Saturday, July 28, 2012

Wednesday, July 10 * Transylvanian Road Trip, day one

 
Lucyna at Hotel Melody
the view out the windshield
With the help of an energetic Hotel Mercury clerk, we found a local car rental company that would supply us with the perfect car for our 3-day, 2-night car trip.  Into the lobby came a young man named Daniel, and outside he had a shiny red Ford Fiesta with air conditioning and an automatic shift.  I told Lucyna that there was no way I could drive in Europe, with all these strange international signs that were not at all obvious in their meaning, bizarre modes of traffic control like round-abouts, and street light signals that permitted left turns but without a guarantee that oncoming traffic would remain in place.  Lucyna, on the other hand, didn’t know how to work an automatic.  Daniel was remarkably calm: he drove us to a big, empty parking lot, gave us a map of Transylvania, and stepped out and away into the sunshine. 
complicated!
our car
For the next 20 minutes, I gave Lucyna directions on the complexity of not ever having to shift gears with the right hand while pressing down with the left foot and releasing gradually while simultaneously giving the car gas with the right foot.  Imagine how hard it would be to give that up and simply turn the car on, put it in drive, and press the gas pedal!  And when you want to slow down, think of how tricky it is to simply take your foot off the pedal and press the brake!  After practicing these demanding routines several dozen times, Lucyna was ready to face the Romanian road.  Looking back, I have to say that she handled it all quite well.  It is true that I was on guard to quickly intercede when her right hand began to hover over the automatic shift as she slowed down.  And she never did master the intricate maneuver of putting the shift into park before turning off the engine with the key.  But we got there and back safely, earned only one ticket (more about that later), and very few people yelled curses at us.
Romanian gas station store.
The fact that Lucyna’s fearfulness made us the slowest car on the road suited me just fine.  First, as all my children and acquaintances can attest, I am a nervous passenger and am known to frequently clutch the door handle and push down on an imaginary brake when objects appear alongside or a half mile in front of the car.  Second, it made it easier to view the lovely countryside and to find, read, translate, and interpret the road signs.  Third, Romanians drive like maniacs and it is best to convey to them that one will always allow them to dominate the road.   
After driving a bit, we stopped for gas and I learned another astonishing thing about my travel partner: she likes to drink Red Bull.  This is the sickly-sweet poisonous beverage that I will occasionally imbibe to keep awake on the freeways.  I drink it while sitting in the driver’s seat: just 1 teaspoon and I’m instantly revved and am good for the next 100 miles, when I take another sip.  Lucyna, however, brought the purchased bottle to the picnic table, poured it into a glass, and drank it all down while sitting there quite elegantly in her pretty blouse.  We’d get into the car, she’d gingerly put the automatic shift into drive, and we’d still be the slowest car on the road.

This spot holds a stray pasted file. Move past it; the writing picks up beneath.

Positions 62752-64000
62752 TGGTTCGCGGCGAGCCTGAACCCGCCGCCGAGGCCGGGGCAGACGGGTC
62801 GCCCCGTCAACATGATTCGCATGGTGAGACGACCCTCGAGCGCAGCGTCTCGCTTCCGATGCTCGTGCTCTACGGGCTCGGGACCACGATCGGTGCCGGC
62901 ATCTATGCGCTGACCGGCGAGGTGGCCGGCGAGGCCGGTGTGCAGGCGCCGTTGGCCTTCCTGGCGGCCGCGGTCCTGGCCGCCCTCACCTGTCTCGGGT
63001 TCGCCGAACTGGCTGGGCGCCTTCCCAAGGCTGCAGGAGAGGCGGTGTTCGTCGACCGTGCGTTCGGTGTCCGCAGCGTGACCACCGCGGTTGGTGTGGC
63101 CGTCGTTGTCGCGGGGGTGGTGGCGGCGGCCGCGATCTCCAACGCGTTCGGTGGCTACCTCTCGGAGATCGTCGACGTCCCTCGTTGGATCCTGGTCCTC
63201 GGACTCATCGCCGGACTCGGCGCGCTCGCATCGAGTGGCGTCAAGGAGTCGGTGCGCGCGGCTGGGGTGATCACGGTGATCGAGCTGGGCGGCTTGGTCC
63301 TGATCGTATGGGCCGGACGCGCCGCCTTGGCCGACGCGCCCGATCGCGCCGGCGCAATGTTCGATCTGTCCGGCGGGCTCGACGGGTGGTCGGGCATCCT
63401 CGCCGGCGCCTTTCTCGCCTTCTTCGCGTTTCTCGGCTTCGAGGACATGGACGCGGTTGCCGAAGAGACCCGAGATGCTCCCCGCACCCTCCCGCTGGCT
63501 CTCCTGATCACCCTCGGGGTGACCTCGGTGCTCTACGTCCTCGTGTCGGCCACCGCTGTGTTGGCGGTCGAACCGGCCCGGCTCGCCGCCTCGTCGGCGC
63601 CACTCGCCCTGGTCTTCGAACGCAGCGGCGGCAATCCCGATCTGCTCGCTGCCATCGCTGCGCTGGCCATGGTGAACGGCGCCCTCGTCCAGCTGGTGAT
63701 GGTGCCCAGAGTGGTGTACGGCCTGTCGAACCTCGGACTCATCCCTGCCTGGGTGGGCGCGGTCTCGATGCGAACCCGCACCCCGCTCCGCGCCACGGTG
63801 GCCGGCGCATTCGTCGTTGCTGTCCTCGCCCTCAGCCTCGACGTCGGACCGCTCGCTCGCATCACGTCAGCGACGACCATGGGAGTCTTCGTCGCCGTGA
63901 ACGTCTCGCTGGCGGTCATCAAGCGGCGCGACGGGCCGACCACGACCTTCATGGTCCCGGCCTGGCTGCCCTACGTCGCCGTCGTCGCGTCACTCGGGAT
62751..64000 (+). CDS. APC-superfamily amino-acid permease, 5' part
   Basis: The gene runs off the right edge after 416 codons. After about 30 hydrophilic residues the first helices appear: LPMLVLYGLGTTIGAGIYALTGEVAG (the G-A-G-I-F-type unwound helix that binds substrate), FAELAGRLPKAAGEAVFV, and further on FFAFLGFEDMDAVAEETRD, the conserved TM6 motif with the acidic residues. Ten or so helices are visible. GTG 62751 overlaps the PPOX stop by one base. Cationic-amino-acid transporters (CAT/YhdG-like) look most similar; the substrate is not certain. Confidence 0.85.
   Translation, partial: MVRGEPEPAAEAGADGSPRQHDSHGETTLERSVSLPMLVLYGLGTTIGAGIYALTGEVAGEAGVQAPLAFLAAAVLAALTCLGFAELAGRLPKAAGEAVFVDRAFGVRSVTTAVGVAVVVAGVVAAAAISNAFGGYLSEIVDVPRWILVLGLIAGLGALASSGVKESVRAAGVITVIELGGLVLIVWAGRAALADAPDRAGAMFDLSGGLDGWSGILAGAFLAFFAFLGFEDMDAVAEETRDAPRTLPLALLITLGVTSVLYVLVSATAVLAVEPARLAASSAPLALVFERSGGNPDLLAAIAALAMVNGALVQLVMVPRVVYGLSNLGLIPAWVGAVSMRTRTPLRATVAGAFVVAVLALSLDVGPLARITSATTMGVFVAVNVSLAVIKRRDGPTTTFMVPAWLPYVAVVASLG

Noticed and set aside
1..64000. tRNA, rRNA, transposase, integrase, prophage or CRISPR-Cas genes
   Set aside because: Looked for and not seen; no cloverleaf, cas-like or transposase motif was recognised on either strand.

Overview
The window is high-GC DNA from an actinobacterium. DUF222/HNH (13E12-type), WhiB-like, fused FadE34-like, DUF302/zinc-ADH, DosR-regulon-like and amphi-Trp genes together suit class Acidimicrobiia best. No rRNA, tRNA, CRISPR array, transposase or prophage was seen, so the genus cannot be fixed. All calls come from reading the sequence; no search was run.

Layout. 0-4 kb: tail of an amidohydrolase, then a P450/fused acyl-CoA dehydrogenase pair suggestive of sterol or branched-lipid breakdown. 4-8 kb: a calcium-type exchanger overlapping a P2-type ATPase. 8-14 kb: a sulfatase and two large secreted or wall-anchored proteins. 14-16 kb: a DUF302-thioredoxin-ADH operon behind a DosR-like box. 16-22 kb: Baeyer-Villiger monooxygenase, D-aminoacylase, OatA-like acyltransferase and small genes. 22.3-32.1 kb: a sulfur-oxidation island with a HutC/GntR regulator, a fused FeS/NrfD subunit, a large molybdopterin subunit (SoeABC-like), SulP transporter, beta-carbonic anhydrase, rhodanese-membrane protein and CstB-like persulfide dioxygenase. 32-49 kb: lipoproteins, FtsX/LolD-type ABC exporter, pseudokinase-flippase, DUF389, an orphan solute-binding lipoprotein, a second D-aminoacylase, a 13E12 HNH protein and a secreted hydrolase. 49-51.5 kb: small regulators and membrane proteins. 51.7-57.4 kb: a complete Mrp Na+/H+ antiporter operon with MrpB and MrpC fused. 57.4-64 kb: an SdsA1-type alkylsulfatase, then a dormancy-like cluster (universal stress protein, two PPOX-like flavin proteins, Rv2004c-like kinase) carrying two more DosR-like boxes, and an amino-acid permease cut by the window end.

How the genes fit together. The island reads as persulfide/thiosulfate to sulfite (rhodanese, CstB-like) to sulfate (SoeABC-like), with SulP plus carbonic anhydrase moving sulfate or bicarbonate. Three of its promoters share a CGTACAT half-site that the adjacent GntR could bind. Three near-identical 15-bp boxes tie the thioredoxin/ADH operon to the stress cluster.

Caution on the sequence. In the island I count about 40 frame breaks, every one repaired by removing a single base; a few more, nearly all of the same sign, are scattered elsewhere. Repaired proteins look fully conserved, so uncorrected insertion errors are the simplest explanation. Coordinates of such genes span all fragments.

We drove to Turda, a small town about an hour away that boasted an extraordinary salt mine.  The thick mineral deposit was first exploited by the Romans, and more recently it was upgraded to accommodate lots of tourists who want to get out of the heat -- it’s about 55 degrees underground, requiring sweaters and socks.  I was pleased that the salt mine was so wide and expansive under the ground that even people (like me) who dread being closed up in a tomb can breathe easily.  It was a huge hollowed out expanse shaped like a small-mouthed vase, seeming to be about 15 floors deep.  You can descend via stairs or an elevator, but we took the stairs so as not to wait in line.  The cavern was lit up by long, hanging florescent lights that, because of their shape, seemed to be windows to the outside world, but of course we would have been in total darkness without them.  Halfway down was a wide area with squash courts, ping pong tables, a ferris wheel, and the types of chairs and tables that could be used for picnics, party spreads, or Bar Mitzvahs. 
expert rower
underground salt-water lake
By then, though, we could see to the bottom, and we were determined to get to the lowest level with the salt water lake.  It was pretty awesome down there in the black water in a bright yellow row boat, the water divided into segments by the bridge-works and walkways.  I rowed, Lucyna sat and called out words of encouragement and praise (happy to be out of the driver's seat), assuring me that it was against the rules for us to switch places.  When we had our fill, we took the elevator up to the top.  We peeled off our extra clothes and socks and returned to our car. 


monastery near Torocko-Rimetea